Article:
Date of Award

2013

Document Type

Dissertation

Degree Name

Doctor of Philosophy in Mechanical Engineering–Engineering Mechanics (PhD)

College, School or Department Name

Department of Mechanical Engineering-Engineering Mechanics

Advisor

Reza Shahbazian Yassar

Abstract

Nanoscale research in energy storage has recently focused on investigating the properties of nanostructures in order to increase energy density, power rate, and capacity. To better understand the intrinsic properties of nanomaterials, a new and advanced in situ system was designed that allows atomic scale observation of materials under external fields. A special holder equipped with a scanning tunneling microscopy (STM) probe inside a transmission electron microscopy (TEM) system was used to perform the in situ studies on mechanical, electrical, and electrochemical properties of nanomaterials. The nanostructures of titanium dioxide (TiO2) nanotubes are characterized by electron imaging, diffraction, and chemical analysis techniques inside TEM.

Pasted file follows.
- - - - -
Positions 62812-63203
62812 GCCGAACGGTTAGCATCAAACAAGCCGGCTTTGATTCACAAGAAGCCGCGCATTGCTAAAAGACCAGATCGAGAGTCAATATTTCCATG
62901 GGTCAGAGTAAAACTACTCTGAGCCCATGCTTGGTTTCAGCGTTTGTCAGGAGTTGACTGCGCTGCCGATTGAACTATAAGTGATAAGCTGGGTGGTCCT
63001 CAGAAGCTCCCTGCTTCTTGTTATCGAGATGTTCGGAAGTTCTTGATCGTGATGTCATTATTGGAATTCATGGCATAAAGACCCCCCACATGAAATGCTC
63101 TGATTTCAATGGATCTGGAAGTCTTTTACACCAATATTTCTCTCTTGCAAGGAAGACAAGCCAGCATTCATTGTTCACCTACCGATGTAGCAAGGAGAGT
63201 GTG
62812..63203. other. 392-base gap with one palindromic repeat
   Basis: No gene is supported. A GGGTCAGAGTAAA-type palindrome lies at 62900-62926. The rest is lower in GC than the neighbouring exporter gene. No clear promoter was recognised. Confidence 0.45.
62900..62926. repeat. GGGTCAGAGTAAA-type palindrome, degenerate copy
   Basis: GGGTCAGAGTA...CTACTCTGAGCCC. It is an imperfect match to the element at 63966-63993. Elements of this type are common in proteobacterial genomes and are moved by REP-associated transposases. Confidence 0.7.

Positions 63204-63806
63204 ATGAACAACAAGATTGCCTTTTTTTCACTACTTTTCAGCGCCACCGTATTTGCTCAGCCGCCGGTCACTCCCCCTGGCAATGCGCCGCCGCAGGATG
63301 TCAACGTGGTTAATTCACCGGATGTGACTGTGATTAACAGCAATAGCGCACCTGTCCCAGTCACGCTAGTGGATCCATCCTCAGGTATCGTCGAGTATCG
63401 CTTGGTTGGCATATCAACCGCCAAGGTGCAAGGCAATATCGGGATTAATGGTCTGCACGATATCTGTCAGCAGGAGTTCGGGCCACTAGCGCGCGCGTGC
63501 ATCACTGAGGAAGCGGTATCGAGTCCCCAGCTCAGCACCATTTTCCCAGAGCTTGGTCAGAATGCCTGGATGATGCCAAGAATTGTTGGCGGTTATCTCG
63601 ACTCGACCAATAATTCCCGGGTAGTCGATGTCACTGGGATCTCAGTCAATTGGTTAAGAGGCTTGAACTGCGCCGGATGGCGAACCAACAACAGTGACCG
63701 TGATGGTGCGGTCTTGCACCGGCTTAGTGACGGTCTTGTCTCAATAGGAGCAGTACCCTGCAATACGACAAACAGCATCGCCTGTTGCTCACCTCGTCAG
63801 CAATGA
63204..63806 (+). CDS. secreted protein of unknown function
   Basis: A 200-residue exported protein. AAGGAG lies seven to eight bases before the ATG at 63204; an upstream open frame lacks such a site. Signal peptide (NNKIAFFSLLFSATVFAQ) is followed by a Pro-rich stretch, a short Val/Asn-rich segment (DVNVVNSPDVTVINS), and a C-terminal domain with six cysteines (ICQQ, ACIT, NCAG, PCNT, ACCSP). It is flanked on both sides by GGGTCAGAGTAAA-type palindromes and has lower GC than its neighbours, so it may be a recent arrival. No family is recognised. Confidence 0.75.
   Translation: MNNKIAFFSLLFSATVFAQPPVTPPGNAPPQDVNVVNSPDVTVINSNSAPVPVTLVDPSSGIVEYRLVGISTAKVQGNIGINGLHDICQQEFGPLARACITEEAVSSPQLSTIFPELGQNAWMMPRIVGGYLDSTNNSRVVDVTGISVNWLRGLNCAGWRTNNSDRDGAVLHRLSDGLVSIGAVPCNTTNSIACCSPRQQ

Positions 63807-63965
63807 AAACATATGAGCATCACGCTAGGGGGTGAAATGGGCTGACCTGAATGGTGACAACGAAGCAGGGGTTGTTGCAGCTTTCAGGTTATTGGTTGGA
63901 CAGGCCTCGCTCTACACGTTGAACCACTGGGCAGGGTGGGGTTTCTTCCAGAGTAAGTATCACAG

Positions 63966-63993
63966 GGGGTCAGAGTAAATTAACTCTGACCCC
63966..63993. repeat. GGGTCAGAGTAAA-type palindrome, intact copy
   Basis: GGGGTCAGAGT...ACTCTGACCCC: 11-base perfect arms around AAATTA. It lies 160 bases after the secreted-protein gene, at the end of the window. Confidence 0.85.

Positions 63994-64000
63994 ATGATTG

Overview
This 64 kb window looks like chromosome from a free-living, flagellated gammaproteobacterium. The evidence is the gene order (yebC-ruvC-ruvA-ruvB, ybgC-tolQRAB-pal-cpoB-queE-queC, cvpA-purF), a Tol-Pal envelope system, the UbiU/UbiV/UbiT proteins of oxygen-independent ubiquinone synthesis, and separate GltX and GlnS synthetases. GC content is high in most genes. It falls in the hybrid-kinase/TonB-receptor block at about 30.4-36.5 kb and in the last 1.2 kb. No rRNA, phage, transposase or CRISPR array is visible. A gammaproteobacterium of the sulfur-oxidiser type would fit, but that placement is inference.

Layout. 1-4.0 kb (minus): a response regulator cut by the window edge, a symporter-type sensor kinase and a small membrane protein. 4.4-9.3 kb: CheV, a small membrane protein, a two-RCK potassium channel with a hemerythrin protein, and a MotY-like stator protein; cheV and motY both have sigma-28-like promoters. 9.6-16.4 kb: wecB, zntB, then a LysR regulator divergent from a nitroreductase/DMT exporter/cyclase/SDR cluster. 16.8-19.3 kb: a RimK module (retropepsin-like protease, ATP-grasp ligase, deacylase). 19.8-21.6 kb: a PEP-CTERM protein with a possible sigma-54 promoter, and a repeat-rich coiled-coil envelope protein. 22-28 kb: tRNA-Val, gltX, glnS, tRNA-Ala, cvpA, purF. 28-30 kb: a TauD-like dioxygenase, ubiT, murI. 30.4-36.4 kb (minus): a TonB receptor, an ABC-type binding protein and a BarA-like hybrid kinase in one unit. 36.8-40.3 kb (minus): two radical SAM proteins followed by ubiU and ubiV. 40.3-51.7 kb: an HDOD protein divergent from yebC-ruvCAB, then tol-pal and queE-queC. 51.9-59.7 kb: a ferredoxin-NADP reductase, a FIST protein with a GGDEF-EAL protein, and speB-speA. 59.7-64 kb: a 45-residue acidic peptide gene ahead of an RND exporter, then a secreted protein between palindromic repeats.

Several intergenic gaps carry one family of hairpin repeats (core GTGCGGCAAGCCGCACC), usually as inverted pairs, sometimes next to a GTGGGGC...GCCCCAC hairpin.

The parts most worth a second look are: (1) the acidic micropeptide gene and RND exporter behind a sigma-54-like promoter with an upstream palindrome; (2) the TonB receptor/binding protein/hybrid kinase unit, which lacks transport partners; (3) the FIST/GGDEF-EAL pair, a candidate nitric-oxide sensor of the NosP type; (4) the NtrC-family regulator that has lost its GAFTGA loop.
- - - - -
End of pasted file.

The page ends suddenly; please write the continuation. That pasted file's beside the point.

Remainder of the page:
TiO2 nanotube is one of the candidates as anode materials for lithium ion batteries. It is necessary to study their morphological, mechanical, electrical, and electrochemical properties at atomic level. The synthesis of TiO2 nanotubes showed that the aspect ratio of TiO2 could be controlled by processing parameters, such as anodization time and voltage. Ammonium hydroxide (NH4OH) treated TiO2 nanotubes showed unexpected instability. Observation revealed the nanotubes were disintegrated into nanoparticles and the tubular morphology was vanished after annealing. The nitrogen compounds incorporated in surface defects weaken the nanotube and result in the collapse of nanotube into nanoparticles during phase transformation. Next, the electrical and mechanical properties of TiO2 nanotubes were studied by in situ TEM system. Phase transformation of anatase TiO2 nanotubes into rutile nanoparticles was studied by in situ Joule heating. The results showed that single anatase TiO2 nanotubes broke into ultrafine small anatase nanoparticles. On further increasing the bias, the nanoclusters of anatase particles became prone to a solid state reaction and were grown into stable large rutile nanoparticles. The relationship between mechanical and electrical properties of TiO2 nanotubes was also investigated. Initially, both anatase and amorphous TiO2 nanotubes were characterized by using I-V test to demonstrate the semiconductor properties. The observation of mechanical bending on TiO2 nanotubes revealed that the conductivity would increase when bending deformation happened. The defects on the nanotubes created by deformation helped electron transportation to increase the conductivity. Lastly, the electrochemical properties of amorphous TiO2 nanotubes were characterized by in situ TEM system. The direct chemical and imaging evidence of lithium-induced atomic ordering in amorphous TiO2 nanotubes was studied. The results indicated that the lithiation started with the valance reduction of Ti4+ to Ti3+ leading to a LixTiO2 intercalation compound. The continued intercalation of Li ions in TiO2 nanotubes triggered an amorphous to crystalline phase transformation. The crystals were formed as nano islands and identified to be Li2Ti2O4 with cubic structure (a = 8.375 Å). This phase transformation is associated with local inhomogeneities in Li distribution. Based on these observations, a new reaction mechanism is proposed to explain the first cycle lithiation behavior in amorphous TiO2 nanotubes.

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